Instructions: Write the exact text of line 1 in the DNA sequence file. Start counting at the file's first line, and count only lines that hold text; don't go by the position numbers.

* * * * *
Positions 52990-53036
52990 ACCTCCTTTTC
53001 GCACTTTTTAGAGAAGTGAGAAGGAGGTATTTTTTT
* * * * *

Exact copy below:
Positions 52990-53036